The Mixed Reality Game Cards are a deck of 93 beautifully designed ideation cards and cover a wide range of design opportunities and challenges of mixed reality games. The cards are based on several years of rigorous academic research at the Mixed Reality Lab of the University of Nottingham. They encapsulate design knowledge derived from designing, developing and staging mixed reality games and distill best practice of dozens of mixed reality games and experiences from industry, artists, and academia alike. The cards were refined over the course of several workshops with a total of over 250 participants. They support multidisciplinary groups of varying backgrounds and levels of experience. In fact, they might even better the more diverse the team is!
The Mixed Reality Game Cards can be used in two ways:
- rapidly generating a large variety of unique game ideas
- in-depth creation and reflection of a specific game design
The deck consists of a 3 different types of cards to achieve these goals:
- 51 Opportunity Cards talk about typical (or untypical) design elements that make up mixed reality games.
- 18 Question Cards help to further think about an existing game design idea by providing prompts from different relevant areas.
- 24 Challenge Cards describe typical issues and problems that mixed reality games might encounter.
In addition each deck also comes with a set of blank cards that allow you to extend the range of the cards even more to your liking!
For Educators and Professionals
Ideation cards are a great tool for brainstorming and developing ideas in small groups, and the Mixed Reality Game Cards are no exception. They are a playful way to explore the design space of mixed reality games. The cards were developed over the course of several workshops, and have been intensively used since then. Professional developers, academics, artists, students, charity members, children, … whoever used the cards praised them for being hugely inspiring and very enjoyable to use. The cards work as well for experts as inexperienced users.
No matter whether you are an expert in the field of mixed reality games, or want to take your first steps in this exciting new field – the Mixed Reality Game Cards will support you in these endeavours. They work great in small groups of 2-5 participants, or even alone, no matter your previous experience.
If you are a professional developer of mixed reality games you can use the cards to introduce your clients to the rich possibilities and find out what really excites them. Or just use them with your team to get some new ideas to explore further. The cards were used to design Detect, a mixed reality game taking place at Format 15, UK’s biggest photography festival, organized by QUAD Derby. Another game that was originally conceived with the cards is Taphobos, an immersive coffin experience that has since travelled to international festivals and conventions in London, Berlin, New Yorks, Brisbane, and others.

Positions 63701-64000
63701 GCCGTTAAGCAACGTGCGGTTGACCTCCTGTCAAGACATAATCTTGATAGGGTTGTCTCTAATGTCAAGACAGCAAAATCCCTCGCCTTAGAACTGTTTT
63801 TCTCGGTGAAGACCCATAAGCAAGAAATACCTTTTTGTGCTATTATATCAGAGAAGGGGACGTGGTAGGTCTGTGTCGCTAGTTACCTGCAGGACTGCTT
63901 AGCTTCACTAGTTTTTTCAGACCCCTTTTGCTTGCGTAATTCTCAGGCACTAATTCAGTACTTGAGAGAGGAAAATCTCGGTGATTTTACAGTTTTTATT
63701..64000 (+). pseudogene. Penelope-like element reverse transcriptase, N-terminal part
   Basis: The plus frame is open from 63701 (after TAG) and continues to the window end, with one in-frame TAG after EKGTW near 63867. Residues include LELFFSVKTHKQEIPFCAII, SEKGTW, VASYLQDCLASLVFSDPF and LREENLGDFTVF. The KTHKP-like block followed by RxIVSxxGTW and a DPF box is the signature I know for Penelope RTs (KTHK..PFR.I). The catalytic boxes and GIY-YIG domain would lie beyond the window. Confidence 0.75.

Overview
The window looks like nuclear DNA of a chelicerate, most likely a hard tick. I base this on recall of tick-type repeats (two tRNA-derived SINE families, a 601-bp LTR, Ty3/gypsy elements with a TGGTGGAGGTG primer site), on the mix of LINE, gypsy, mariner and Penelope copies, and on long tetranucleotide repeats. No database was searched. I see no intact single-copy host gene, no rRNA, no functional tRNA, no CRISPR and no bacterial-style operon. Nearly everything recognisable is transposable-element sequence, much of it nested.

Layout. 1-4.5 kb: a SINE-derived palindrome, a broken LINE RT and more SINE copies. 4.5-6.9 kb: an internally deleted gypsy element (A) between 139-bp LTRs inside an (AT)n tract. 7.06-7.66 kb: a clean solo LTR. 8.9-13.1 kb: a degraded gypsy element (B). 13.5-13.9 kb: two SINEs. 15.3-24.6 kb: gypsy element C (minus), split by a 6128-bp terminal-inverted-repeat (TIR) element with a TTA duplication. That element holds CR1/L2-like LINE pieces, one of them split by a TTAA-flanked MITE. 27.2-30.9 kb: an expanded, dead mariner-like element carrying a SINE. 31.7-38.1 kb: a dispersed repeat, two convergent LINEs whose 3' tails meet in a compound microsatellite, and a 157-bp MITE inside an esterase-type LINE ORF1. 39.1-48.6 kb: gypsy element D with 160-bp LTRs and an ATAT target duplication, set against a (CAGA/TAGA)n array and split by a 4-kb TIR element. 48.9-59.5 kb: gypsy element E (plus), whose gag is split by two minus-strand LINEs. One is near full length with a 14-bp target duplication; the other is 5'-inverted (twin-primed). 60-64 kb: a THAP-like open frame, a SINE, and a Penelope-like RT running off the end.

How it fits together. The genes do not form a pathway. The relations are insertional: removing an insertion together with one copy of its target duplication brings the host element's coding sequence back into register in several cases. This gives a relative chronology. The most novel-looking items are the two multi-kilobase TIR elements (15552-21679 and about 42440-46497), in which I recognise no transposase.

If you are a lecturer you can use the cards to educate your students about the design space of mixed reality games. The cards make it easy to gain an understanding of not only the core concepts of these games, but will also give them a thorough overview of the design challenges that await them. The cards have been used successfully in computer science as well as art programmes, for example at the University of Nottingham, University of Lincoln, De Montfort University Leicester, and TU Graz.
“The cards were a fantastic way to explore the game mechanics and investigate the issues and points to be wary of. What was also great about using the cards is that it felt like you were playing a game to design a game.”
– Curator at a gallery
“I like the use of cards because it gives you a good amount of ideas, with a big range of issues and challenges we didn’t even think about. Also the cards were very good at reminding us on what the main ideas were and being able to select cards that focused on our idea made us tidy up our idea very early on.”
– Student of Games Computing
“I really enjoyed having the cards. And the positives are that it helped me visualize and keep track of the ideas. Cause we can attribute those ideas to a card, and group them, and rearrange, and so on. So it is nice to sort of have a kinetic way of organizing ideas that isn’t just writing down notes on post-its. You know, something visual.”
“I think the combination of cards were excellent. The cards were just so off the wall, you didn’t know what was gonna come. So rather than all sitting round going ‘Ooooh, don’t know where to start’, they got us talking.”
– Member of a British charity with no previous knowledge of mixed reality games
“I see a lot of young artist coming out wanting to make their first mixed reality game. Or their first phone app. And they are not getting that much further than we did when we first started. People should be allowed to get a bit further now, because the technology is better. People know these things. I think it is really good as a tool. I kind of got bored of saying, ‘Oh, you should think about this, and the orchestration…’ That kind of stuff. It gets boring to have to kind of worry about that.”
– Artists who has been developing mixed reality games for over a decade